I referred to this one in another thread, so here goes. Because the BELCHER PORT EVERGLADES was (is) such a unique vessel, it is hard to not to mention the company, I will. I mean, I do believe that they no longer exist, even as a part of Coastal. Back during my short time sailing with them as an assistant engineer, we had one particular trip that just didn’t go well at all. For anyone that doesn’t know about the BELCHER PORT EVERGLADES and her sister, the BELCHER TAMPA, they were both of a very odd deep notch tug design. They fit into the deep notch of the barge and were kept there with poly facing ropes tensioned by hydraulic rams. The boats were then kept tight in the notch using glycol filled bladders. The BELCHER TAMPA sunk in the middle of the Gulf of Mexico back in 1983. From what I understand, some of the bladders leaked/were punctured and the boat started slamming in the notch. The hull was breached, and one of the huge voids filled with water. The crew eventually abandoned to the barge and the TAMPA slipped out of the notch, capsizes and sank. But this story isn’t about the TAMPA. It IS kind of related, though. A feature unique to both of these tugs, was that they were powered by a B&W slow speed engine. Truly one of the most uniquely designed vessels that I have ever seen, let alone sailed on. Needless to say, that these boats were a bit difficult to maneuver out of the notch with a fixed pitch propeller. . . .
Flash forward to when I was onboard, in early 1988. There were some problems with the bladders on the PORT EVERGLADES. Enough of a problem that some could not be repaired. As per a warranty clause from Underwriters (so I was told), due to the number of failed bladders, we were prohibited from pushing the barge in the notch at sea. The boat WAS fitted with a towing winch. Intercon, I believe, and had airflex clutches. Now, this winch was never used. We left our loading port (Mobile, I think), got out on the string and made our way across the gulf. Easily the worst ride that I have ever had at sea. The boat was never really designed to sail outside of the notch. If it weren’t for the lifejacket under my bunk, I never would have slept.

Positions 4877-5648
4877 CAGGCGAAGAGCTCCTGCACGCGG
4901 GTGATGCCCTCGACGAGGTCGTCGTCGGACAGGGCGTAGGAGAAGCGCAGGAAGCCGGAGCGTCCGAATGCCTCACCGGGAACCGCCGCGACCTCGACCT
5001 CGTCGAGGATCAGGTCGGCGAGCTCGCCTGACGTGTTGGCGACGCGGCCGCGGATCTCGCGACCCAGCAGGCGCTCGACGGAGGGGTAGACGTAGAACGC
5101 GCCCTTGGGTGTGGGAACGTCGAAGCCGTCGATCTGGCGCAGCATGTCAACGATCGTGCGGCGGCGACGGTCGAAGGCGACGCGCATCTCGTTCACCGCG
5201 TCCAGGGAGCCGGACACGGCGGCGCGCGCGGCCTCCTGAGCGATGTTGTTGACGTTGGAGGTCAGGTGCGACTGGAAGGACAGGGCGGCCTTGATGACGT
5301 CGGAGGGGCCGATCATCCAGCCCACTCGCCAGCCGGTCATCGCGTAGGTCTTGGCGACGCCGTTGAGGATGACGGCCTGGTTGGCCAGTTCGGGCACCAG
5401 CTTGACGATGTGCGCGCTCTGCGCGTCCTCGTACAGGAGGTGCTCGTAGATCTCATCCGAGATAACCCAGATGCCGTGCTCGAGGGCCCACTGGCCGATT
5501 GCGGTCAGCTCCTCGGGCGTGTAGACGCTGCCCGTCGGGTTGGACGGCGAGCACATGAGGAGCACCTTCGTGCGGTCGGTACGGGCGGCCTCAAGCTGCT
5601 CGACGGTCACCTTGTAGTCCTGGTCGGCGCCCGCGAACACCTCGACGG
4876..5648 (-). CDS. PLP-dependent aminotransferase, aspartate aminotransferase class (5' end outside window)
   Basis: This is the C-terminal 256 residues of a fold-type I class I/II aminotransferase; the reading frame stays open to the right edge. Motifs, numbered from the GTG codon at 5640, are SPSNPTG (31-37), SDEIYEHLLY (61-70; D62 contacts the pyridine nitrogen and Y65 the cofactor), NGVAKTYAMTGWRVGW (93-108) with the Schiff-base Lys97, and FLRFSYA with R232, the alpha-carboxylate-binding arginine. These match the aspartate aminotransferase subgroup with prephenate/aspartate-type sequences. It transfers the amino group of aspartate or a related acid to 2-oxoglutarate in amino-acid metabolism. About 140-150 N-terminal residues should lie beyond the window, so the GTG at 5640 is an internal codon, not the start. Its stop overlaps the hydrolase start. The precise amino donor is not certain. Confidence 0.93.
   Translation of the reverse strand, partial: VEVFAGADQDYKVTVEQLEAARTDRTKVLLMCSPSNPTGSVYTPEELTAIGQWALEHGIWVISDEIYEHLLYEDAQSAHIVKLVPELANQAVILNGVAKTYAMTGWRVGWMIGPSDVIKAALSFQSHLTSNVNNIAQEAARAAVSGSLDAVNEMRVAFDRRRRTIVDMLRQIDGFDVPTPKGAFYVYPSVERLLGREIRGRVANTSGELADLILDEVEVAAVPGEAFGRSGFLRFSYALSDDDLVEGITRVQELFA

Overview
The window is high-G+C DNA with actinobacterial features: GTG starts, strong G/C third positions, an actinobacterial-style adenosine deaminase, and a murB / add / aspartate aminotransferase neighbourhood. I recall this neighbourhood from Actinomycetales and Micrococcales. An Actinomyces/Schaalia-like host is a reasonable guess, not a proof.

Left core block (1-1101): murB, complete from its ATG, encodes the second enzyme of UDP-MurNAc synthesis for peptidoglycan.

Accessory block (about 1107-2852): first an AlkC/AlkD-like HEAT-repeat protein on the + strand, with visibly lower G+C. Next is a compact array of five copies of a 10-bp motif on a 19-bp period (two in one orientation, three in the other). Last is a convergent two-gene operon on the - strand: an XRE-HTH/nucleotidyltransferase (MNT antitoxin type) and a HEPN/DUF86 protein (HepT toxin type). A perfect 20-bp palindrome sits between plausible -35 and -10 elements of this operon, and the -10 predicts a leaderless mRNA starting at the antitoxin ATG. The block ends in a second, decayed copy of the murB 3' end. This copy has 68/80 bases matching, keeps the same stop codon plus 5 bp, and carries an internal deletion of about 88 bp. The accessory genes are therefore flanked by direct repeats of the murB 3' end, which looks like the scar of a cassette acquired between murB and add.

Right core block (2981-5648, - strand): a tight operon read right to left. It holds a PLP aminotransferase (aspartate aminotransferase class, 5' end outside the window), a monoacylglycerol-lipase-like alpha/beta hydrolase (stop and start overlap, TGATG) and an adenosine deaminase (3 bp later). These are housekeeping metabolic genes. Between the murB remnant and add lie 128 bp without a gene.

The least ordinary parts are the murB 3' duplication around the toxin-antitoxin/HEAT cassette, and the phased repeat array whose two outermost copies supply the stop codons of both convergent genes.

Well, we made it close to Tampa. As we approached (sometime after 0400, since I was just off watch), the Second Engineer went back to the winch room to start the winch engine to warm it up before shortening up the tow wire. It was still VERY rough. After he started the engine, he was making his way back to the engine room when the boat rolled hard and he fell toward the winch and hit the air brake release. That was when the wire started to run, and thinking clearly, so did the Second. He got into the engine room and closed the hatch just about when the clutch exploded, putting some pretty good divots in the bulkhead between the engine room and winch room. Of course the entire wire spooled off of the winch. No one had engaged the hand brake on the winch. Of course when they tried to exercise it (after the fact) it was frozen and completely inoperable. None of the deck crew had ever spent any time on a towing vessel.
Since we were close to Tampa, we moved the tug back into the notch in conditions that were a bit less than optimal. Of course a slow speed, direct reversing engine isn’t the best option to carry out the maneuver, either. We finally did get into the notch, but not before punching a couple of holes in the bow (and into the tool room). To recover the wire, the deckhands (and the rest of us, for that matter) went to the bow of the barge and disconnected the towing hawser and bucked it back to the back deck of the tug. There we cut the eye off, chained the airflex clutch haves (the bladder being long gone) together and recovered the wire to the winch. It was crew change for me once we finally got to port.
That was my last trip at sea. I didn’t go back to the PORT EVERGLADES until she was in the yard in Port Arthur for my last official duty period. I started working at ABS a few weeks later. . . .
We were VERY lucky to not have any really serious damage or injuries after that one. After the fact, the deck hands spent days trying to free up the hand brake, but were never able. . . .